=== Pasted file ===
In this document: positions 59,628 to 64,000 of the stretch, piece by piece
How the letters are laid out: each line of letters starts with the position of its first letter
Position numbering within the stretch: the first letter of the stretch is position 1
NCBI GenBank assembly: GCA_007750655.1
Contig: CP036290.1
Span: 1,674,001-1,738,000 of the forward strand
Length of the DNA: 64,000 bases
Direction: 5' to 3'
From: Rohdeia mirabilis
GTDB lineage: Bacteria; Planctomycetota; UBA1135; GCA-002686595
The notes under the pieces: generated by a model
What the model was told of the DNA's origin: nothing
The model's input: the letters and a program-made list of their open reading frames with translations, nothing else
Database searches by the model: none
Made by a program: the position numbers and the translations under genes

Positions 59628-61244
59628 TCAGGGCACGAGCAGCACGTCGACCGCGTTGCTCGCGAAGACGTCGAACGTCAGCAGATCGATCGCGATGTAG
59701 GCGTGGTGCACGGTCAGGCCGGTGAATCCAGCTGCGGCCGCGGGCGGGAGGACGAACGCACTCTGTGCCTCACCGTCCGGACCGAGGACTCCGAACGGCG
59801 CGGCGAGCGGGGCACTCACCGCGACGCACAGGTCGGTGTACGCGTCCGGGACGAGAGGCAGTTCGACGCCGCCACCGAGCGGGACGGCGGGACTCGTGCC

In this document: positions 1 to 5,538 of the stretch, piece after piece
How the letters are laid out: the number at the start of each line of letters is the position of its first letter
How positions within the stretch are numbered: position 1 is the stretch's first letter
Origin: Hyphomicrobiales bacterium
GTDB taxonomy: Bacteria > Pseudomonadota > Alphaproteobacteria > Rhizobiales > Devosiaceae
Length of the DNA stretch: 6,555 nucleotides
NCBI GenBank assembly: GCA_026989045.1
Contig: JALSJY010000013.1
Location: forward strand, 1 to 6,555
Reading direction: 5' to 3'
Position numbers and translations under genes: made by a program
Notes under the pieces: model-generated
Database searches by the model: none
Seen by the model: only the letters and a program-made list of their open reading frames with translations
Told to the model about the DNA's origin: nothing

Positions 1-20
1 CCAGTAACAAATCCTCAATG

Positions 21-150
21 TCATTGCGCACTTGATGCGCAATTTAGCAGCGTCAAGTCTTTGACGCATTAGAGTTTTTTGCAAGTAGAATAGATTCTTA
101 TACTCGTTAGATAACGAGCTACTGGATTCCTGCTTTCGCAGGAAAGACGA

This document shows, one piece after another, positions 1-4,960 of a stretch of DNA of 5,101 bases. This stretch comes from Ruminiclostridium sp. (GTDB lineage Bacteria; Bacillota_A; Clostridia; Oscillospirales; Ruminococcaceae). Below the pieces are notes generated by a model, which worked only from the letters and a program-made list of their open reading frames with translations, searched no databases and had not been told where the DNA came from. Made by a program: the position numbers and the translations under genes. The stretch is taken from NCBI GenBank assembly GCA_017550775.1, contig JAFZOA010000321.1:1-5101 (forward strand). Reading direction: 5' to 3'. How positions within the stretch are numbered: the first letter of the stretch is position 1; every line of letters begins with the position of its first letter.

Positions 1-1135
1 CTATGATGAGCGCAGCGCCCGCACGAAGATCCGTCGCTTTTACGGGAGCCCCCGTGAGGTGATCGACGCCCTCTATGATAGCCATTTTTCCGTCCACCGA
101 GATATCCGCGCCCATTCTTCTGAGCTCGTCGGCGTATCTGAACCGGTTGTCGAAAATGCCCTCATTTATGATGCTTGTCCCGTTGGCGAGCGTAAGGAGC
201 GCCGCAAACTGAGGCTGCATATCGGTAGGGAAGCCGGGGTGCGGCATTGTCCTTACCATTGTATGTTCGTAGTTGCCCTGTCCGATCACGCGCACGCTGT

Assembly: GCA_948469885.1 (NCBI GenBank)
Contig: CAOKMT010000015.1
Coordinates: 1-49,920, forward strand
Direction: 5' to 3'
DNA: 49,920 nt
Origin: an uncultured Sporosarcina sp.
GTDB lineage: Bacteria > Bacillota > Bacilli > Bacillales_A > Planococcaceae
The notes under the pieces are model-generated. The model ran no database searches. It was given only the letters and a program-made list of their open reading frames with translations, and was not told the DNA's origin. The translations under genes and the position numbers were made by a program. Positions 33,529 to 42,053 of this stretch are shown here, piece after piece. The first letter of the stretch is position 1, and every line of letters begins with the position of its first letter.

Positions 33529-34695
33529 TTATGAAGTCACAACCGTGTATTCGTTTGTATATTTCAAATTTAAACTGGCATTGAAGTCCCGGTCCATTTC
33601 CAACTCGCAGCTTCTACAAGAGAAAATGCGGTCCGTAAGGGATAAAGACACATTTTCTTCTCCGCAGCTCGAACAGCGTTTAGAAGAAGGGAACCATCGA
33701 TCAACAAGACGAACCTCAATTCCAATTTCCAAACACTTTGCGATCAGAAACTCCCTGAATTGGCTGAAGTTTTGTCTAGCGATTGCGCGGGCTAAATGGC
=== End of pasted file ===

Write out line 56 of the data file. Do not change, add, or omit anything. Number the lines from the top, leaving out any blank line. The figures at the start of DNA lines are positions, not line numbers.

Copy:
33701 TCAACAAGACGAACCTCAATTCCAATTTCCAAACACTTTGCGATCAGAAACTCCCTGAATTGGCTGAAGTTTTGTCTAGCGATTGCGCGGGCTAAATGGC